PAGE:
July 01, 1997
On April 10, 1997, as this article was being prepared for printing, the United States District Court for the District of Columbia granted summary judgment to the plaintiffs in Byrd v. Raines. The court struck down LIVA because the statute purports to confer on the President the power to rescind otherwise valid laws. The court concluded that such a power was inconsistent with the division of powers under the Constitution.
In the course of the last twenty years, Congress has adopted a series of procedures intended to bring the federal budget deficit under control. Each of these schemes has in common a profoundly pessimistic view of the ability of Congress and the Executive to balance the budget the old fashioned way, i.e., by having Congress vote a balanced budget or by having the President veto budget-busting bills as they are presented to him. Instead, these schemes have sought to take the issue of deficit reduction out of the normal political process and create instead procedural devices to "force" a balanced budget. The problem with each of these devices is that they are, by their nature as legislative acts, not binding on the Congress that created them, let alone future Congresses. They are waivable by a simple legislative act, and past Congresses have found it all too easy to waive them. These special procedures calls to mind a drunk who, resolving to go on the wagon, locks his liquor cabinet and confidently sticks the key in his vest pocket. His sobriety will last only until the next time he feels the need for refreshment.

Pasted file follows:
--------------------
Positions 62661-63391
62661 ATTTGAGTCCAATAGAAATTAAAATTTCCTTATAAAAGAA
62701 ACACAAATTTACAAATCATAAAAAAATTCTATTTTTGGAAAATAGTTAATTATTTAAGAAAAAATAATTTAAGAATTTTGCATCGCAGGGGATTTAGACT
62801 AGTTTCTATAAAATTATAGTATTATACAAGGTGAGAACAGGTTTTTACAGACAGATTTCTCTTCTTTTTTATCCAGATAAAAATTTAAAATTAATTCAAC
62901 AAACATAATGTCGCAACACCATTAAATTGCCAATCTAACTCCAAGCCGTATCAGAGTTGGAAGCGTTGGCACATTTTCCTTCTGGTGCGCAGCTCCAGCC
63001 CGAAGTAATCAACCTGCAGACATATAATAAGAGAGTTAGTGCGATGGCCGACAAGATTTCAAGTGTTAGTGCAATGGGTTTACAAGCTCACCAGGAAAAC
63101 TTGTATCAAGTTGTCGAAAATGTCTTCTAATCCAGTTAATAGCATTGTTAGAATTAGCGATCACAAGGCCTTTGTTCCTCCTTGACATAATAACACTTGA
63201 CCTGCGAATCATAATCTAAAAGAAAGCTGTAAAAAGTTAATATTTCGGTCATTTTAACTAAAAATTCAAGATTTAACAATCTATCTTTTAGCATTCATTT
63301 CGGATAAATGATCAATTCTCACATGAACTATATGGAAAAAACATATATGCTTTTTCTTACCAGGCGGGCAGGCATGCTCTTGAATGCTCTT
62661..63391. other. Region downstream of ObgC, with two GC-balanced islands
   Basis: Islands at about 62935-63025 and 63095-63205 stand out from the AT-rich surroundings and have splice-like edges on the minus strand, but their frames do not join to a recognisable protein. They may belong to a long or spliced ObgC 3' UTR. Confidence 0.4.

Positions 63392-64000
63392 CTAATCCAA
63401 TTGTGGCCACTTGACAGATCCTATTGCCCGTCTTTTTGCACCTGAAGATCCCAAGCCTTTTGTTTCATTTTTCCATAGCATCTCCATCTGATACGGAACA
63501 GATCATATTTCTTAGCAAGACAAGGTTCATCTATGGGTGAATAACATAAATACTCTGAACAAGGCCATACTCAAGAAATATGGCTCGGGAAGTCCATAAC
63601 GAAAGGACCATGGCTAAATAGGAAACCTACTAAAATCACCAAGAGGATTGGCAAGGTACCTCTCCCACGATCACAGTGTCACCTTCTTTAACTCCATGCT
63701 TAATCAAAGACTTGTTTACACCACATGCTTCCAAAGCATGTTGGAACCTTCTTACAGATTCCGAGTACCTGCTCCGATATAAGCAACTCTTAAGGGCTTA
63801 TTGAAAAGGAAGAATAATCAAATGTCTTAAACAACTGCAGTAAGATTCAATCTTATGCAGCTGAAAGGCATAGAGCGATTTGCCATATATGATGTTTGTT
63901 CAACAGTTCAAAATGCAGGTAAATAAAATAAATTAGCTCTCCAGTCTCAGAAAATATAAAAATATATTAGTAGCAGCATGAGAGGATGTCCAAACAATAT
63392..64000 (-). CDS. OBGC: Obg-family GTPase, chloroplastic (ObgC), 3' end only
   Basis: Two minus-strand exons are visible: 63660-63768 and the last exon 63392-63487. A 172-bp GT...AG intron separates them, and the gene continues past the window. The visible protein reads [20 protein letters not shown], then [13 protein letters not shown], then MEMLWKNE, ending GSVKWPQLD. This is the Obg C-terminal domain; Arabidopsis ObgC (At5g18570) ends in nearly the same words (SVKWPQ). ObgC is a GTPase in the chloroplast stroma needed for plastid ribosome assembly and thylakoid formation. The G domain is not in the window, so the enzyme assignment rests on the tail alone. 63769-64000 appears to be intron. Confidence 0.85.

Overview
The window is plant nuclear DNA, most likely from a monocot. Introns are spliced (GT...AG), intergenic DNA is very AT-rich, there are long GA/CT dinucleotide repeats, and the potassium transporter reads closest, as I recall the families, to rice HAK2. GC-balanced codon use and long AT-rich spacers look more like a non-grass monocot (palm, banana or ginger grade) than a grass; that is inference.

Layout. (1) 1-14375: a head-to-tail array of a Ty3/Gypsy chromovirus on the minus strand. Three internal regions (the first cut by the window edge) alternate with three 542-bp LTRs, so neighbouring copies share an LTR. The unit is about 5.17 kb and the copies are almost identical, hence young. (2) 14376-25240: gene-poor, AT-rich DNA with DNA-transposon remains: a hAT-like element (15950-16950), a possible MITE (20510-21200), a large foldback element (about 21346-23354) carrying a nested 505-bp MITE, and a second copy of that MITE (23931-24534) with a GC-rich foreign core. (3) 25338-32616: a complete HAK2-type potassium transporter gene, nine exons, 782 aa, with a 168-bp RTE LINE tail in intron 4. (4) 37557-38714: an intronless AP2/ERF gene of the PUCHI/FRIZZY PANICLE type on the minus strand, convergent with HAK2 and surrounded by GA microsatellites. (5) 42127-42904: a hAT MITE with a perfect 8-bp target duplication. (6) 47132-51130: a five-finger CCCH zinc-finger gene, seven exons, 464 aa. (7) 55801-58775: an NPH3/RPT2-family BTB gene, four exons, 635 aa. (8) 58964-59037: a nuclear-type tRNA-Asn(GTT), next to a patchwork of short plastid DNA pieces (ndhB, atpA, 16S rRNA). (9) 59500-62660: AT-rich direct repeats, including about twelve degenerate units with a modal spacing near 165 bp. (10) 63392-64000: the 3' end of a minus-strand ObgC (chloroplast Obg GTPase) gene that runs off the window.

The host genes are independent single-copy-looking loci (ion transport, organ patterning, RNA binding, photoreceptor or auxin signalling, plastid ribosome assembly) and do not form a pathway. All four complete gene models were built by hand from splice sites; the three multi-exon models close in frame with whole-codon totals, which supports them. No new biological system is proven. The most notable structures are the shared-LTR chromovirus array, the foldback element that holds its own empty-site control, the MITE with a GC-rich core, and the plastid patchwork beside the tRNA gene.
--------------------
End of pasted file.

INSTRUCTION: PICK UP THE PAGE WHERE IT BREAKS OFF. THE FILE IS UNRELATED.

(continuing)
These attempts may not have created a balanced budget, but they have made some interesting constitutional law. In Bowsher v. Synar, 478 U.S. 714 (1986), Chief Justice Burger writing for the Court held that a scheme that placed essentially executive decisions regarding sequestration of appropriated funds in an officer of the Legislative branch--the Comptroller General--violated the separation of powers under the Constitution. This landmark decision defined more clearly than prior cases the separate spheres of executive and legislative action.
In the Line Item Veto Act, Pub. L. No. 104-130, 110 Stat. 1200 (1996) ("LIVA"), Congress has taken a new approach to the perplexing budget problem. Like prior statutes, LIVA attempts to distance Congress from responsibility for balancing the budget. Instead of attempting to limit accountability by creating procedural straight jackets or relying on unelected bureaucrats to make "automatic" budget cuts, LIVA dramatically increases the power of one branch--the Executive--to cut spending and eliminate special tax provisions.
LIVA became effective on January 1, 1997 and will sunset on January 1, 2005. Under this statute, the President may "cancel" any dollar amount of any appropriation, any item of new direct spending, or any special tax provision creating tax breaks for 100 or fewer taxpayers. The President may consult legislative history and other sources to identify the particular line item amounts contained in larger spending bills to be canceled. Thus the President, upon being presented with a special or omnibus bill directing the expenditure of a lump sum of federal funds may look to committee reports, managers, statements, etc. to identify the line items to be canceled. LIVA provides only three (remarkably general) factors to guide the President in his decision to cancel a budget item:
- Whether the cancellation will reduce the Federal budget deficit;
- Whether the cancellation will impair any essential Government functions; and
- Whether the cancellation will harm the national interest.